Kansas State and Iowa State are evenly matched on the offensive of the ball. The Wildcats average a modest 377.8 yards of total offense, including a Big 12-low 184.1 passing yards per game. The Cyclones, led by two of the most talented skill position players in the Big 12 in receiver Allen Lazard (the school’s all-time leading receiver) and running back David Montgomery (1,080 rushing yards, 11 TDs), average 390.3 yards of total offense, 270.0 of which come through the air.
Though the raw numbers aren’t particularly impressive, especially in the Big 12, both units have big-play ability. Last week provided a perfect example. Kansas State receiver Byron Pringle put together one of the most dynamic performances we’ve seen all season, scoring on TD passes of 47, 46 and 60 yards last week against Oklahoma State, the last of which pushed the Wildcats lead to 42-13 in the third quarter. Pringle also returned a punt 89 yards for a score, and running back Alex Barnes also broke free for a 39-yard touchdown run to help build the lead and secure the upset.
Meanwhile, Lazard was on the receiving end of a 36-yard touchdown pass in the first quarter against Baylor, and Noland hooked up with Hakeem Butler on a 67-yarder to give the Cyclones a 17-10 lead at the half. Lazard, Montgomery and company will have an opportunity to make big plays this week against a K-State defense that has surrendered 436.8 yards of total offense per game, including a conference-high 314.5 passing yards.
3. Head coaches on the way out?
Iowa State has been one of the most pleasant surprises of the college football season, which has made Matt Campbell (above, right) one of the hottest head coaching prospects in the country. Though bigger names like Chip Kelly, Jon Gruden and Scott Frost have gotten more attention nationally, it wouldn’t be a surprise to see Campbell in the mix for more prestigious open jobs in the coming weeks, such as Tennessee or Nebraska. Campbell has earned a terrific reputation for his quick rebuild with the Cyclones, as well as his 35-16 run at Toledo from 2012-15. The 37-year-old is highly regarded for his ability to coach and develop offensive linemen, and the Cyclones have surrendered just 14 sacks this season, tied for the fewest in the conference.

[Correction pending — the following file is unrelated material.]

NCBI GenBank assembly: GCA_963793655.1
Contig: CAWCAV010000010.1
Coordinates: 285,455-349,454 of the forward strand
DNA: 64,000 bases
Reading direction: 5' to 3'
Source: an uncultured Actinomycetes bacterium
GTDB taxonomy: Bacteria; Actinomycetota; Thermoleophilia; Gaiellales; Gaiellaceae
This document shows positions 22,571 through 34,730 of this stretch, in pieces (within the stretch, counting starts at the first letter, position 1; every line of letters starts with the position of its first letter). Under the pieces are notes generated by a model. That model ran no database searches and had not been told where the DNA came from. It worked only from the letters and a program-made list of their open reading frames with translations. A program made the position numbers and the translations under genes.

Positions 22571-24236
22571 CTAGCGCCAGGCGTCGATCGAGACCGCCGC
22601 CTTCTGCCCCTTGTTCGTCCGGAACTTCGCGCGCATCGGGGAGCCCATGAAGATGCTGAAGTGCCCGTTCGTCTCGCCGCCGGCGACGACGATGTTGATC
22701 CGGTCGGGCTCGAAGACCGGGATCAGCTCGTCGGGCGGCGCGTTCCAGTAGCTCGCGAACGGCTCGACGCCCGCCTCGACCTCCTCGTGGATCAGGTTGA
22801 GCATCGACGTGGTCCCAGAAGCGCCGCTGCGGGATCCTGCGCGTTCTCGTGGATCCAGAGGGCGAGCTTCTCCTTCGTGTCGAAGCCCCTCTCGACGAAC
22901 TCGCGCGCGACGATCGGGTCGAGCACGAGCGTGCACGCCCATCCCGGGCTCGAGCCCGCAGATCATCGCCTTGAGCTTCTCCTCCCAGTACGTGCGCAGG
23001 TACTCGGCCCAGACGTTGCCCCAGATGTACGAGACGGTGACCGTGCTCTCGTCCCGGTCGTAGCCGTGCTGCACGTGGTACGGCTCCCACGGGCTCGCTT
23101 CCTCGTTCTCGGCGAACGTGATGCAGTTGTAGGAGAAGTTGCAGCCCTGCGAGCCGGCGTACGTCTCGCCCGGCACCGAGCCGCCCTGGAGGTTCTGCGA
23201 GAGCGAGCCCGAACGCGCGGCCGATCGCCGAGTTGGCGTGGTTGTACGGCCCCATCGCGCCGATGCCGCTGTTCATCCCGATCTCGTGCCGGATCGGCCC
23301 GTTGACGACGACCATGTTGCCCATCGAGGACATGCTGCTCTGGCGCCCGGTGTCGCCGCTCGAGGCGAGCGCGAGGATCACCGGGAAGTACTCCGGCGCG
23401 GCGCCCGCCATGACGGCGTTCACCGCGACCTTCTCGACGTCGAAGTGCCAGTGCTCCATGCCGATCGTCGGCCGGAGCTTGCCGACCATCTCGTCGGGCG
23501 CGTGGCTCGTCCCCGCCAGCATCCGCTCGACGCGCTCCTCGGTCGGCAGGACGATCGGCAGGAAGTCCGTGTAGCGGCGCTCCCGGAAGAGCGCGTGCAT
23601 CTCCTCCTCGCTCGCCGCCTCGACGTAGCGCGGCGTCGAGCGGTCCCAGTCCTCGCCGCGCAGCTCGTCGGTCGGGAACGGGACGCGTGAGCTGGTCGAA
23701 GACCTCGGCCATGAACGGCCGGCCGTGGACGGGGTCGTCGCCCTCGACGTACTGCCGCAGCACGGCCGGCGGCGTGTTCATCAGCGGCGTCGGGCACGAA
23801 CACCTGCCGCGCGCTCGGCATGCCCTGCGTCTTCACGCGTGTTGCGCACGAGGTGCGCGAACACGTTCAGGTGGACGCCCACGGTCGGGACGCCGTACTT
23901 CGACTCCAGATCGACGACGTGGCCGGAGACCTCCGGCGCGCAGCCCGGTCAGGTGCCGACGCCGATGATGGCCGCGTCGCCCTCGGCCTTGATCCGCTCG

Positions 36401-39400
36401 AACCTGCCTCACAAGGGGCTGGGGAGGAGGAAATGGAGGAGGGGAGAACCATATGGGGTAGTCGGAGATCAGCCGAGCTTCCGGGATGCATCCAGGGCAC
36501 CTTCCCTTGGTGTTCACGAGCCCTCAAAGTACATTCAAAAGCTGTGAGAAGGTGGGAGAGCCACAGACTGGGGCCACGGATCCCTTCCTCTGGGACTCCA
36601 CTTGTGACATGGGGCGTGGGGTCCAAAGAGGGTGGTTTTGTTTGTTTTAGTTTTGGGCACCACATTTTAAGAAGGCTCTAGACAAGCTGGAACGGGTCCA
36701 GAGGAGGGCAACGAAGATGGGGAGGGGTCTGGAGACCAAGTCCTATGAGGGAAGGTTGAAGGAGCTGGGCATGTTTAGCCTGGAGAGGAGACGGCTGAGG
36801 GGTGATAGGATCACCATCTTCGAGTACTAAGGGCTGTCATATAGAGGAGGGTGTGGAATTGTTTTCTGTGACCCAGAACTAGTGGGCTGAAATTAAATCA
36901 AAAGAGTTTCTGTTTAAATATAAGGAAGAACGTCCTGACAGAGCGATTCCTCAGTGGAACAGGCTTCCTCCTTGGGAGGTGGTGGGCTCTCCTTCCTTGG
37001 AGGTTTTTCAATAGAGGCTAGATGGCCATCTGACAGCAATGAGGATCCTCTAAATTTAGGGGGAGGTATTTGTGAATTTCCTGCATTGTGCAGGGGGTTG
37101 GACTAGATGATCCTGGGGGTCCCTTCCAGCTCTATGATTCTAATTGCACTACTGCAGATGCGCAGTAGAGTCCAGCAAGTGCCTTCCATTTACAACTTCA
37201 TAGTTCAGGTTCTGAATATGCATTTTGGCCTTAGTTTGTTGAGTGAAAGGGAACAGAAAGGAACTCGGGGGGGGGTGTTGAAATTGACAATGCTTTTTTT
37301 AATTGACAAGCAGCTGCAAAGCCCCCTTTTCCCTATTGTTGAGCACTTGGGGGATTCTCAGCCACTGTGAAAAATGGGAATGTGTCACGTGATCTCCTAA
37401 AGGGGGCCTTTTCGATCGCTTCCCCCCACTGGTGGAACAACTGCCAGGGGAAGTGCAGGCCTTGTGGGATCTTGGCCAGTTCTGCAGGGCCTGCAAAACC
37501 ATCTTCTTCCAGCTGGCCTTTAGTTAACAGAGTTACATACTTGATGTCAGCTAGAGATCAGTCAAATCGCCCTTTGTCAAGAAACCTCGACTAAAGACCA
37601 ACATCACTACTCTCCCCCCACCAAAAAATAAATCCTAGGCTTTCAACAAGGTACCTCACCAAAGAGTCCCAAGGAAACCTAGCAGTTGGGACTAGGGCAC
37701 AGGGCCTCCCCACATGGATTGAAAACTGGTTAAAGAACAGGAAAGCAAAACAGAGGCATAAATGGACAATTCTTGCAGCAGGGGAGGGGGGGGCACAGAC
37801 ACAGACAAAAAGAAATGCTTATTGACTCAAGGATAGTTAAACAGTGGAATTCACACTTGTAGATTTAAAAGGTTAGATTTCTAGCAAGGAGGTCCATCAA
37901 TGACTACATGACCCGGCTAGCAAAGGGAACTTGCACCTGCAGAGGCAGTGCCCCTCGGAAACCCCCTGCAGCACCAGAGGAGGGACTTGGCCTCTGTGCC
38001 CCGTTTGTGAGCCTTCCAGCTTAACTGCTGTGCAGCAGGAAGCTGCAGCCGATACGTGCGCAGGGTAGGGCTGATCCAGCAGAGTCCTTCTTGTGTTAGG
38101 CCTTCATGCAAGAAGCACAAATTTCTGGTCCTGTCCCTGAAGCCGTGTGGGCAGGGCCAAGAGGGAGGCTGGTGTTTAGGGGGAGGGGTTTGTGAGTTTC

On the other sideline, the legendary Bill Snyder could be coaching his final game in the stadium that bears his name. Snyder, who is 78 years old, had a recent bout with cancer and has already retired once, making headlines in recent weeks as the annual whispers surrounding potential retirement have grown louder. Snyder would apparently like to see his son Sean, the Wildcats special teams coordinator, eventually succeed him as head coach, though news came to light this week that Snyder had made an apparent attempt to hire current Oregon defensive coordinator Jim Leavitt (another potential successor) as linebackers coach last offseason, which would have been a big step down for one of the best DCs in the nation. Arkansas head coach Bret Bielema, like Leavitt a former Snyder disciple, might also be looking for a new job soon, making him a potential candidate to be the next head coach of the Wildcats.
Both teams have questions at the quarterback position, although both have also found success — including explosive plays — with backups pulling the strings throughout the season. Bill Snyder and the Wildcats are tough to beat at home, but the Cyclones have an edge on defense, at running back and on the offensive line, giving Iowa State a good chance to pull off an upset on the road.
Prediction: Iowa State 27, Kansas State 24
— Written by Nicholas Ian Allen, a member of the Athlon Contributor Network. Follow him on Twitter @NicholasIAllen.